Here’s How Apple Could Be Marginalized
Early in its history, Apple had a strong hold on the personal computer market. But the 1980s saw cheaper PCs emerge that took sales from Apple and drove the company to the fringe, making it a “niche player,” a position that Poletti suggested the company could soon occupy once again.
The main risks Poletti identified are the iPhone’s “higher premium prices,” a lack of demand in emerging markets, and iPhone saturation in other markets. Given that emerging markets are some of the fastest growing markets for smartphones and that the average selling price in those markets tends to be well below the cost of an iPhone, Apple may be in trouble in those locations even if it does boost its presence.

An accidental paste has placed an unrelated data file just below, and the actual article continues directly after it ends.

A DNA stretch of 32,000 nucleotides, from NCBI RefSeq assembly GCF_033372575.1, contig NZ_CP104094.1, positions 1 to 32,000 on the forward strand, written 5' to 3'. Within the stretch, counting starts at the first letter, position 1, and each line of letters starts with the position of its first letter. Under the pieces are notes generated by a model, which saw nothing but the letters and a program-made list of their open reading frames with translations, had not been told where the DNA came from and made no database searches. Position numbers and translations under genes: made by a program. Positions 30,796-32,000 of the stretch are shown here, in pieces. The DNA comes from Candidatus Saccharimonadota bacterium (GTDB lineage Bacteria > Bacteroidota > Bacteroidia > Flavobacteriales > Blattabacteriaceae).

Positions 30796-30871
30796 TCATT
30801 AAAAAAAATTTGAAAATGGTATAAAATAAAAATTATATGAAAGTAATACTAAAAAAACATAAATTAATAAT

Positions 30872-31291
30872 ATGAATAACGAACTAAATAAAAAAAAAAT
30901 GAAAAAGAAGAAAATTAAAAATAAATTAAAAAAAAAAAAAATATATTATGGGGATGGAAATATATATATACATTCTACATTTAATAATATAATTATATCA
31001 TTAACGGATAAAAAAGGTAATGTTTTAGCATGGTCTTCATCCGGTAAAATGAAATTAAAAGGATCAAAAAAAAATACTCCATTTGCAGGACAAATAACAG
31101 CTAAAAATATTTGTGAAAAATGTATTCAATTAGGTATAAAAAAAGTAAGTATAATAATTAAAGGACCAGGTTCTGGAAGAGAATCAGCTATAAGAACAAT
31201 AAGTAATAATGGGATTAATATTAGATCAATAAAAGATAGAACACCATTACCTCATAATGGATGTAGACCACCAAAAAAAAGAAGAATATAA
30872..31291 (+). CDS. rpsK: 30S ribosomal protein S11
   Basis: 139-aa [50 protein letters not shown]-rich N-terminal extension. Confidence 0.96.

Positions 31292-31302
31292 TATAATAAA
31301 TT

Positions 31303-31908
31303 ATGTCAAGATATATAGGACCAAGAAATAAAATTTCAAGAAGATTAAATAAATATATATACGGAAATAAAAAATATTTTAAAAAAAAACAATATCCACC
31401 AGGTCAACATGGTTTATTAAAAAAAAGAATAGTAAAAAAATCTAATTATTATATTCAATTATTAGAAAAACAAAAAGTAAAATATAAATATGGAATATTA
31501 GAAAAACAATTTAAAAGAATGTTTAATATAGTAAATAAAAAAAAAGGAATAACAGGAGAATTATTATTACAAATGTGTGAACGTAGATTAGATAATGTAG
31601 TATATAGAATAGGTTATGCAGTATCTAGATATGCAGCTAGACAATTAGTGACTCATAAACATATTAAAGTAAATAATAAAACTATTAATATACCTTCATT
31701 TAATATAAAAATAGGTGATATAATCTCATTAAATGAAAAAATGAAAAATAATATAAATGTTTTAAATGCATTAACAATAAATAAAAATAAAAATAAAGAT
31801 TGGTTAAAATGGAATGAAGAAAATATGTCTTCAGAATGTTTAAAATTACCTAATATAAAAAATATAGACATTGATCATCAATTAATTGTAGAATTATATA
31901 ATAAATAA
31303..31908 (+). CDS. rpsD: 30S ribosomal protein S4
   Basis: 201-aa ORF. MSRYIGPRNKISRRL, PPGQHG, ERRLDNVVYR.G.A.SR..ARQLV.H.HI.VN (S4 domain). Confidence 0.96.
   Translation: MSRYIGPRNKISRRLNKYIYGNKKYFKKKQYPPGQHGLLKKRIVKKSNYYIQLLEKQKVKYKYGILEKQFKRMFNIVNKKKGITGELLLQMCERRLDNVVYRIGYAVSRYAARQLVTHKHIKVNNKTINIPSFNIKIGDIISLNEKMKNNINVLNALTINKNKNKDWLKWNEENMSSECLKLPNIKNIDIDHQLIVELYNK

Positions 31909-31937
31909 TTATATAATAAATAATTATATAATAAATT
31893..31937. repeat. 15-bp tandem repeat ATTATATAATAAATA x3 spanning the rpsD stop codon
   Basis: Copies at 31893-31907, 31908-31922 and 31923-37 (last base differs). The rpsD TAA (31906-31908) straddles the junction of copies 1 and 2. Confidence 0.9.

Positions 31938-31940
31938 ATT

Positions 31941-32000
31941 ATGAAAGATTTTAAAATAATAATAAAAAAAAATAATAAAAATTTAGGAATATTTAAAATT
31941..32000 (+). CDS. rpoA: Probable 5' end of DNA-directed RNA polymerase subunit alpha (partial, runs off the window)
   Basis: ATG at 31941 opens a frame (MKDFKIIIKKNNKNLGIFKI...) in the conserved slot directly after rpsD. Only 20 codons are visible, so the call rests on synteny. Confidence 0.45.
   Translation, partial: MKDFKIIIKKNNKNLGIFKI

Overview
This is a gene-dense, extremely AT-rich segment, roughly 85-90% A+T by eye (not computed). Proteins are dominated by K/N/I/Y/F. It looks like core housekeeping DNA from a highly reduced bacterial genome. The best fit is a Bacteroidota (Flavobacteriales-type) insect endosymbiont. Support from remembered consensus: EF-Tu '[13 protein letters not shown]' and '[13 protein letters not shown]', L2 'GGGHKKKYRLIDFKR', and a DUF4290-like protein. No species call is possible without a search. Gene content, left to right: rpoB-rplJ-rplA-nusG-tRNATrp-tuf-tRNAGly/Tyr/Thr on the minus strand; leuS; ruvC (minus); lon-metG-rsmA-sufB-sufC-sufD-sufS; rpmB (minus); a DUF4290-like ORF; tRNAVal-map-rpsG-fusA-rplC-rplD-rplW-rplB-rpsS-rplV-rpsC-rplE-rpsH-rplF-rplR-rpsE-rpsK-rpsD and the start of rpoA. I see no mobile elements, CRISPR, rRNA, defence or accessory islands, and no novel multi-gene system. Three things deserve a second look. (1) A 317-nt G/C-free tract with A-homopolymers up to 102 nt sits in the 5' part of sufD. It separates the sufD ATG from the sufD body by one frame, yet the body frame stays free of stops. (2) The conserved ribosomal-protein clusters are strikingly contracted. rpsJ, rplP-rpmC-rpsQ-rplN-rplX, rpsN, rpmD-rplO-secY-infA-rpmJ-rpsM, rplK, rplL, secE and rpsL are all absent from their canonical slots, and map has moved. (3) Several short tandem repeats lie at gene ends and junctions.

On the other hand, Google’s Android has been successfully hitting numerous price points and spreading to a variety of different markets, filling the low price-point and emerging market gaps left open by Apple. Emerging markets present an opportunity for Android to boost its presence even further — it has already topped Apple, grabbing 69 percent of sales in the global smartphone market in 2012, compared to Apple’s 19 percent…